This will of course require resources, but less than may be imagined. Our conversations around the UK suggest most if not all of the emerging stakeholders in the UK’s place in the world see the value and self interest in engaging each other and Whitehall more effectively, but they just lack the systems to do so strategically at present. Indeed, the FCO in particular will likely find many of these regional and other groupings to be welcome supporters of more strategic national investment in our engagement with the world in support of our collective interests. These actors will in turn provide new avenues of influence and international engagement from a trade and diplomatic perspective.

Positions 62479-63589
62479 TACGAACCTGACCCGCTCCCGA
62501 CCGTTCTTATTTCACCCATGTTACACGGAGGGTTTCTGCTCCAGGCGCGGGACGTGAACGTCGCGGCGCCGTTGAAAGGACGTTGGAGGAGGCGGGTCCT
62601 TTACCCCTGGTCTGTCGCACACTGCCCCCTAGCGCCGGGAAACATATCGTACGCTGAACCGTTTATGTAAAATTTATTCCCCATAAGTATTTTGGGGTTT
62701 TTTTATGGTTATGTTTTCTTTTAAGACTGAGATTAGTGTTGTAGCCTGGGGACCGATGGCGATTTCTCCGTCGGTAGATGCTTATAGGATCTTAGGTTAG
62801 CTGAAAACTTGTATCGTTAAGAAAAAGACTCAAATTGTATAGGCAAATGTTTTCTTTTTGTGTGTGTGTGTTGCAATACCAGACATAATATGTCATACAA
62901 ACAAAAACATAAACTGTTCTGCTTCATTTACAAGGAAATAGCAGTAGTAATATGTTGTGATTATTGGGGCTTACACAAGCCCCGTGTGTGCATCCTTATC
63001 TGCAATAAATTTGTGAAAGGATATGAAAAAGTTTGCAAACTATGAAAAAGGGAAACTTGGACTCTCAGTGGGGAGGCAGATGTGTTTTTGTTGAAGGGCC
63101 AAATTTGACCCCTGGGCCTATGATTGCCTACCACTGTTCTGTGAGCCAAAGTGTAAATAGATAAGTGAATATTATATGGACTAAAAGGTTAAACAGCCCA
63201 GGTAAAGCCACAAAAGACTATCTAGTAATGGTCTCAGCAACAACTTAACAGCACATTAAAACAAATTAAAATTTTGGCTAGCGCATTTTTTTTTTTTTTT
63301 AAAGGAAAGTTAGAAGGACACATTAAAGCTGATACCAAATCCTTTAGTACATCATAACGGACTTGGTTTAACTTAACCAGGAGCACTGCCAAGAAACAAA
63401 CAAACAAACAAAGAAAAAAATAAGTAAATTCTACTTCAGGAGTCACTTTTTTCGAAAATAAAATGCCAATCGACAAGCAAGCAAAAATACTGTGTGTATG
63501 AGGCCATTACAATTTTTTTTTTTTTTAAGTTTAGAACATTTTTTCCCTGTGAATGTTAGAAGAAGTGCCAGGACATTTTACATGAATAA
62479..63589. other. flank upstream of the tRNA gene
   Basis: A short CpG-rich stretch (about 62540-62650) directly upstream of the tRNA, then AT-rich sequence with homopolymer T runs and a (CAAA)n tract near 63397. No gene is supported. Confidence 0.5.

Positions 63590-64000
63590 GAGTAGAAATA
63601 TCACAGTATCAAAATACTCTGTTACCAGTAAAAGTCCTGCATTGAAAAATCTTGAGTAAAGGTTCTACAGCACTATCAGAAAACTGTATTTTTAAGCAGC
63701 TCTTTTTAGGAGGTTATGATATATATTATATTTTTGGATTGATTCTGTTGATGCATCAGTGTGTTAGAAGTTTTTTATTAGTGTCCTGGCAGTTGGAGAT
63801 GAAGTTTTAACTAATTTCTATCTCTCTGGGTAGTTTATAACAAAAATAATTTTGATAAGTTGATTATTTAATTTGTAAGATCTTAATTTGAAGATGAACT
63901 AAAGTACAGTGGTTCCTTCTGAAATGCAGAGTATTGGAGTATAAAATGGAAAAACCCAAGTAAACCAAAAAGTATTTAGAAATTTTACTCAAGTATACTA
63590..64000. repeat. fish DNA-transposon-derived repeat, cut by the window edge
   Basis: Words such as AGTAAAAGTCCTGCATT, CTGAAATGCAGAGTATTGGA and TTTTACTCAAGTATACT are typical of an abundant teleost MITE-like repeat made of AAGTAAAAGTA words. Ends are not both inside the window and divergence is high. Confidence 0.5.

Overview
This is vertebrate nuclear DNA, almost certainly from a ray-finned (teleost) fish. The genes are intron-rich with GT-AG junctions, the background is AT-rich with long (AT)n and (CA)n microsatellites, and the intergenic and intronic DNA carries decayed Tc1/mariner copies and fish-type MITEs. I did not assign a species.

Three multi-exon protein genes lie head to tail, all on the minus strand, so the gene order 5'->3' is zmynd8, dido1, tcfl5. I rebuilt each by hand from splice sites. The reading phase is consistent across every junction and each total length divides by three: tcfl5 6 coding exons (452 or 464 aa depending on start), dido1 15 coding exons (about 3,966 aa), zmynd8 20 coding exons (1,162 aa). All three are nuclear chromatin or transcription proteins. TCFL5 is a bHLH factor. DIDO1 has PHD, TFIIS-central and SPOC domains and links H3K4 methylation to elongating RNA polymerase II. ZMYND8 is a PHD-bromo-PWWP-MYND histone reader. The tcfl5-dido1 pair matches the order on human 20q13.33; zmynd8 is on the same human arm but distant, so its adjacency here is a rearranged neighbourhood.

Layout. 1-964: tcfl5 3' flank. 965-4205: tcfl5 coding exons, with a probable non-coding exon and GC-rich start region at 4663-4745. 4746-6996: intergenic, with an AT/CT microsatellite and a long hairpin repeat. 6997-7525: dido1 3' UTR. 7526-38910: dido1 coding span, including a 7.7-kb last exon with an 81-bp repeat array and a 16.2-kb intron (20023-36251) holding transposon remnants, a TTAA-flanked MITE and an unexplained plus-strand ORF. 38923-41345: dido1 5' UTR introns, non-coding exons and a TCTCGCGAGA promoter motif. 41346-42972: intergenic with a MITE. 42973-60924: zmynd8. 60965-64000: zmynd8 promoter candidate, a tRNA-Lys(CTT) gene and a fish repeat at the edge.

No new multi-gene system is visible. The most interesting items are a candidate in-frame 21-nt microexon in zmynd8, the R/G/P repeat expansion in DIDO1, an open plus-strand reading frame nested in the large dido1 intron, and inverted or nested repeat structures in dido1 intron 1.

The UK clearly faces many challenges over coming years from both domestic and international changes. Our work thus far suggests the UK benefits from vast pools of expertise and influence that are only just beginning to feel their own power. The challenge for all of us is to ensure these changes supplement rather than undermine a coherent UK voice in the world, and that requires a common understanding and articulation of our shared identity and interests as a country today. In the current environment that may seem a challenge but our work suggests otherwise. There is, on the whole, a powerful desire to find common ground and contribute to the wider national success. Yet Brexit has come after many years of profound change for large parts of the UK. Memories of Empire and world war have receded largely into history. Mono cultural heavy industry has given way to diversity and innovation in many regions. Many of us are still struggling with the transition and proper relationship between our past, present and future as a 21st century country.